Currently, clinical applications of intravascular catheters suffer from major challenges: 1) platelet activation and
surface-induced thrombosis, 2) biofouling of surfaces with proteins and bacteria, and 3) infection. Thrombus
formation can further lead to obstruction of blood vessels, catheter malfunction, or even life-threatening situations
such as embolism. Bacterial contamination of catheters causes more than 28,000 deaths per year in the United
States, as well as costing the healthcare industry a staggering $2.3 billion. Commercial catheters with heparin-
bonded surfaces are available to prevent clotting, but do little to prevent infections. In additions, catheters coated
with antiseptics or antibiotics decrease the risk of bacterial infection, but do not prevent biofilm formation that
shields bacteria from antibiotics. Therefore, there is a necessity and opportunity to combine strategies for
preventing thrombosis and infection into single implantable device coatings for enhanced patency and safety.
Our work and others have demonstrated that nitric oxide (NO) release from polymer surfaces can prevent platelet
activation and bacterial infection. This technology mimics the vascular endothelial cells lining the blood vessels,
as well as other cells in our bodies, producing NO locally to prevent clotting and bacterial biofilm and subsequent
infections. Recently we discovered that all of the positive effects can be achieved from polymers doped with the
NO donor molecule S-nitroso-N-acetylpenicillamine (SNAP), which is nontoxic, inexpensive, and easy to
synthesize. Nitric oxide release alone can inhibit platelet function locally at the polymer/blood interface, but it
does not prevent fibrinogen adsorption and fibrin formation which plays a key role in a clot formation. Liquid-
infused surfaces exhibit resistance to biofouling and protein adsorption. Our recent work has shown that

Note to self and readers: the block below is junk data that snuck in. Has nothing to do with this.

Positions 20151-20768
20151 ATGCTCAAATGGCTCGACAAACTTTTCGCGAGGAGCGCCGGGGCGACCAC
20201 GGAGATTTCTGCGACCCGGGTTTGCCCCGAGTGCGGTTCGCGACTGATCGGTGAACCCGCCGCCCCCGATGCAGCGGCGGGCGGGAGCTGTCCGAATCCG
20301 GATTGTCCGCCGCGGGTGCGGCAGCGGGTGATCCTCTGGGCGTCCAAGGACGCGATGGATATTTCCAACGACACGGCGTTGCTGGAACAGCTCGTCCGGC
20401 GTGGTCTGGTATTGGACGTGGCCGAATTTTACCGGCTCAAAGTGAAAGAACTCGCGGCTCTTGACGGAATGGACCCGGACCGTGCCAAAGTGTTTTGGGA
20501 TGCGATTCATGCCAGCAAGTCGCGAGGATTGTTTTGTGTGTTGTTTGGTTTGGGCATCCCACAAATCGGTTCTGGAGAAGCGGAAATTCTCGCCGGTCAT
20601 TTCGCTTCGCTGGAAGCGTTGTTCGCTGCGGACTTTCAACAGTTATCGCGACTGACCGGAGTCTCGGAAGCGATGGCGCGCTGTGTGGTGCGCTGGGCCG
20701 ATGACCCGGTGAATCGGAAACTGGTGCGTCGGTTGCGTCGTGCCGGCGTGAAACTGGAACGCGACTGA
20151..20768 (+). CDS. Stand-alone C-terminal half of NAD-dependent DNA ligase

combining slippery tethered liquid-perfluorocarbon (TLP) surfaces with polymers impregnated with NO-releasing
moieties reduces protein adsorption and platelet adhesion/activation significantly better than NO-releasing
polymers alone. The goal of this proposal is to develop, optimize, and evaluate a novel polymer that will
combine agents that inhibit platelet adhesion and activation via impregnated NO-releasing molecules as
well as inhibit biofouling using the liquid-infused TLP surfaces. The biomaterials laboratory directed by Dr.
Brisbois will develop the synthesis and polymer fabrication methods, optimize the NO release levels, evaluate
the durability properties, study the sterilization/storage stability, and evaluate the antimicrobial properties against
common microbes associated with catheter infections. Dr. Handa’s laboratory will study the blood-material
interactions and also conduct the chronic animal studies to evaluate the catheters for thrombosis and infection.
The new polymers will be applicable to any blood-contacting device; however, this proposal will focus on studying
the combined antifouling and NO-releasing effects in long-term (up to 30 d) intravascular catheters on clotting
and infection. Successful completion of this project will allow progression to early clinical trials and development
of a new generation of catheters that can reduce complications while improving the success of patient care.